Here’s a verse from The Dream Shatterer by Big Pun, where I’ve highlighted some of his rhymes.

Ayo, I shatter dreams like Jordan, assault and batter your team Your squadron'll be barred from rap Like Adam and Eve from the garden I'm carvin' my initials on your forehead So every night before bed, you see the BP shine off the boardhead Reverse that, I curse at the first wack nigga with the worst rap 'Cause he ain't worth jack Hit him with a thousand pounds of pressure per slap Make his whole body jerk back, watch the Earth crack Hand him his purse back I'm the first Latin rapper to baffle your skull Master the flow, niggas be swearin' I'm blacker than coal Like Nat King, I be rappin' in tongues Packin' the ones; Magnums, cannons and Gatling guns It's Big Pun, the one and only son of Tony Montana You ain't promised mañana in the rotten manzana Come on, pana, we need more rhymers Feel the marijuana, snake bite, anaconda A man of honor wouldn't wanna try to match my persona Sometimes rhymin', I blow my own mind like Nirvana Comma, and go the whole nine like Madonna Go try to find another rhymer with my kind of grammar

- The Dream Shatterer by Big Pun

There’s probably a few errors here, as the rhymes are so dense I got lazy highlighting things at the end. But think about this for a second. Some of these rhymes may not be obvious, like curse, per, and worth. Or skull and flow. Or own and whole. Or comma and grammar.

He makes them rhyme though, I promise.

The components of rhyming seem oddly elusive. Here’s Eminem rhyming with orange in a 60 minutes interview, a word that isn’t traditionally considered rhymable. His rhymes are great, but his description of how to match words is quite disappointing. He first suggests that you should make “orange” “more than one syllable” (it already is), that you have to “figure out the science to breaking down words”, and that rhyming is “just in the enunciation”. But what is that science? When, where, and how should you enunciate?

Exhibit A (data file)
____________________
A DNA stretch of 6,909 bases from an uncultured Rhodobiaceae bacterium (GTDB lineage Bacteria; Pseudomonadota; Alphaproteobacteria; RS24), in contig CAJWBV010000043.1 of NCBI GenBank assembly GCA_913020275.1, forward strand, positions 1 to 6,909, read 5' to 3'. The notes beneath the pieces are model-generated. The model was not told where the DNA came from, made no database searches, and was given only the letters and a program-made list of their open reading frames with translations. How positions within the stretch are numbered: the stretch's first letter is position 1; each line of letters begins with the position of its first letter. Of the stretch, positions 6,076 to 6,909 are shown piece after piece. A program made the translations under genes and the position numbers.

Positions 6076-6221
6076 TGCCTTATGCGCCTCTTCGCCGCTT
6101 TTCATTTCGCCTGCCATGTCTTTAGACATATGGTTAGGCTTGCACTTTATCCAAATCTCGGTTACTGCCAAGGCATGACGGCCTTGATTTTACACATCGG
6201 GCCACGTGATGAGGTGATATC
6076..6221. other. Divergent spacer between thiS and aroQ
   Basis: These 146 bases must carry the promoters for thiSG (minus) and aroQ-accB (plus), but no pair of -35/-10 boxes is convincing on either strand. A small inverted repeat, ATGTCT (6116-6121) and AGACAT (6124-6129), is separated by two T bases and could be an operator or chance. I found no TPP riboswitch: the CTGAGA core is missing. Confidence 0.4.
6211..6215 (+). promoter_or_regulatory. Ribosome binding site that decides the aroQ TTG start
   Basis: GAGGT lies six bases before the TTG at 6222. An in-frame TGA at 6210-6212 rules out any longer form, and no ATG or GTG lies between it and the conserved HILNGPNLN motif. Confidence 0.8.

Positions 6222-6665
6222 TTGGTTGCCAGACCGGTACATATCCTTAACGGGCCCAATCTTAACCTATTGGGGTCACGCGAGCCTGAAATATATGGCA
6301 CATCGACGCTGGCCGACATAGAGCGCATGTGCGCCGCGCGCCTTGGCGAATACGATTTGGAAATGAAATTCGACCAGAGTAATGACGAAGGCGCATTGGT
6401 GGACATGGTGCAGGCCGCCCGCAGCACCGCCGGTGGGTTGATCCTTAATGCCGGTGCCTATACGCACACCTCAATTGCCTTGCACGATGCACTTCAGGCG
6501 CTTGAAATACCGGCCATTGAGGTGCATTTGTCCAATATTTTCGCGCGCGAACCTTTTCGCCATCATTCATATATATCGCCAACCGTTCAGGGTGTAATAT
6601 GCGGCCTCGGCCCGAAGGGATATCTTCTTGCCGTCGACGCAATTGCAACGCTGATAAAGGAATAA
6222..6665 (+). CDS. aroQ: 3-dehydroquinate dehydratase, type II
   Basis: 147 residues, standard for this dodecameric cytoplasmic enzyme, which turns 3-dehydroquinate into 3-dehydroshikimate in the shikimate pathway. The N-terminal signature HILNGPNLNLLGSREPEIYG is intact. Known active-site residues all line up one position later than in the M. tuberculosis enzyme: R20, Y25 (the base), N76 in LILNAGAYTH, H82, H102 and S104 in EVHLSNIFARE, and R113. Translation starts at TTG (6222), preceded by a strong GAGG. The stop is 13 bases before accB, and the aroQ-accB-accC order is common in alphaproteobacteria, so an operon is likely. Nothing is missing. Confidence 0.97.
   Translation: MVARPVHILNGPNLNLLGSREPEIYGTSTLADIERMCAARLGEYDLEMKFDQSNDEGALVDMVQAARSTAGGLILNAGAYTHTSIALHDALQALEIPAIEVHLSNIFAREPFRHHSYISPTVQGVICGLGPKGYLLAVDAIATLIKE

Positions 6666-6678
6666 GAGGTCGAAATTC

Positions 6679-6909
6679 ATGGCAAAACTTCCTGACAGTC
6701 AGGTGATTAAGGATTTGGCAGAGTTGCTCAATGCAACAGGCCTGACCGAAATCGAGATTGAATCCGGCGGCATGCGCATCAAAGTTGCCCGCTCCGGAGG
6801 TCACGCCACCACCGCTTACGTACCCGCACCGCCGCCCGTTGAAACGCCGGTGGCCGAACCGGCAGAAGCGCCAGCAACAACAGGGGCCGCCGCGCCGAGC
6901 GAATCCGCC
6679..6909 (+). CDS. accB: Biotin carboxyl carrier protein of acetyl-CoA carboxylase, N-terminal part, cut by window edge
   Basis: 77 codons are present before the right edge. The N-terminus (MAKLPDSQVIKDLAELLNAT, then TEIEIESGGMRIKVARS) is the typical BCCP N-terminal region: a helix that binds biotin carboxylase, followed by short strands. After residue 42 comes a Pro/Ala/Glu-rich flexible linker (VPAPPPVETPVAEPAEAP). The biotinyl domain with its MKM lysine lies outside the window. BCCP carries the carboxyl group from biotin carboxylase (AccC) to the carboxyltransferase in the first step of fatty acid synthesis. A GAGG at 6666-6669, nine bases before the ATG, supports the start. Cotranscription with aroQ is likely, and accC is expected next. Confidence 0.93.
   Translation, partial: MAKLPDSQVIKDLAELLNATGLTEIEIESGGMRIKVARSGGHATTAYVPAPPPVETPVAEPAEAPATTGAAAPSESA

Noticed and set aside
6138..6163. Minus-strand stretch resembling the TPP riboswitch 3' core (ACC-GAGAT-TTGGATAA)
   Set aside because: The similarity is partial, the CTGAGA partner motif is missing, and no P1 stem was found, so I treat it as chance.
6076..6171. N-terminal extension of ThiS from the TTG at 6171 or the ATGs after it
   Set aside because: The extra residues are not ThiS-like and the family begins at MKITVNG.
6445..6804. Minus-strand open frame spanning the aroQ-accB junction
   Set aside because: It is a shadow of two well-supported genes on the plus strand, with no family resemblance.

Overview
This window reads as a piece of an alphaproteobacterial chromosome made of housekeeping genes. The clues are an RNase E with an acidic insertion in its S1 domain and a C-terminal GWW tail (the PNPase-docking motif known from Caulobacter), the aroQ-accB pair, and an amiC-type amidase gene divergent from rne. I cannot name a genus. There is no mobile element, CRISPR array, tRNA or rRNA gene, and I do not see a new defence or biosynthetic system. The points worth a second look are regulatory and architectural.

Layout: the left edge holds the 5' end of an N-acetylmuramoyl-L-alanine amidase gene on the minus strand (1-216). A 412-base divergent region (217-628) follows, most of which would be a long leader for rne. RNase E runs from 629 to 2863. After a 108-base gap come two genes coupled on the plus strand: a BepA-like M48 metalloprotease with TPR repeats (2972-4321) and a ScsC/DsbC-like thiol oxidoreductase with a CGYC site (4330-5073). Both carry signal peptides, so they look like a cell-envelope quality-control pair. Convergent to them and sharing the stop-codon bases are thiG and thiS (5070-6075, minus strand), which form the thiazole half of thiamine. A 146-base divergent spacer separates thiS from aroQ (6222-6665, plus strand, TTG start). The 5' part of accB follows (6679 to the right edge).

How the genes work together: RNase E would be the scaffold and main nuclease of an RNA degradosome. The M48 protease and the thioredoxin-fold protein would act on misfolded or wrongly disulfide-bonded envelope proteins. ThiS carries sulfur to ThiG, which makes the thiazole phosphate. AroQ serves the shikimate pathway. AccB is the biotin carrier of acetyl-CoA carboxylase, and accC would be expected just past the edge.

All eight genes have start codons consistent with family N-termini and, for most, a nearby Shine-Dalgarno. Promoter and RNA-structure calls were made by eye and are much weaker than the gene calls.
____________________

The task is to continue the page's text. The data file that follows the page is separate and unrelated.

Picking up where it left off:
This post will be most useful to those that are interested in rap, because rhyming has a much more central role in the art. But even those that are not aspiring professional or even casual artists may find this valuable. They will learn about general topics of human-made sounds, and also perhaps grow a better appreciation for songs and lyrics, just like understanding the movie making process builds appreciation for movies.

Let’s dive in!

Phonology

Humans are able to make a variety of sounds with their mouths, but the set of sounds is limited. The three variable components are the tongue, lips, and throat. These variations are well studied, and you can find the full set of articulations that exist in human languages at ipachart.com. You may notice that some sounds are deemed possible to make, but don’t exist in any known language. And then there are sounds that are deemed impossible.

The crazy symbols that you see, like ʌ, ɔ, œ are called phonemes and represent sounds humans make. Symbols like these show up in dictionaries to help readers understand how to pronounce the words. There are a variety of pronunciation tools, but the most widely accepted set is the international phonetics alphabet, or IPA. Another word on transcription: the standard way of indicating the start and end of a phonetic transcription is with slashes. We’ll be using the IPA and slashes in this article.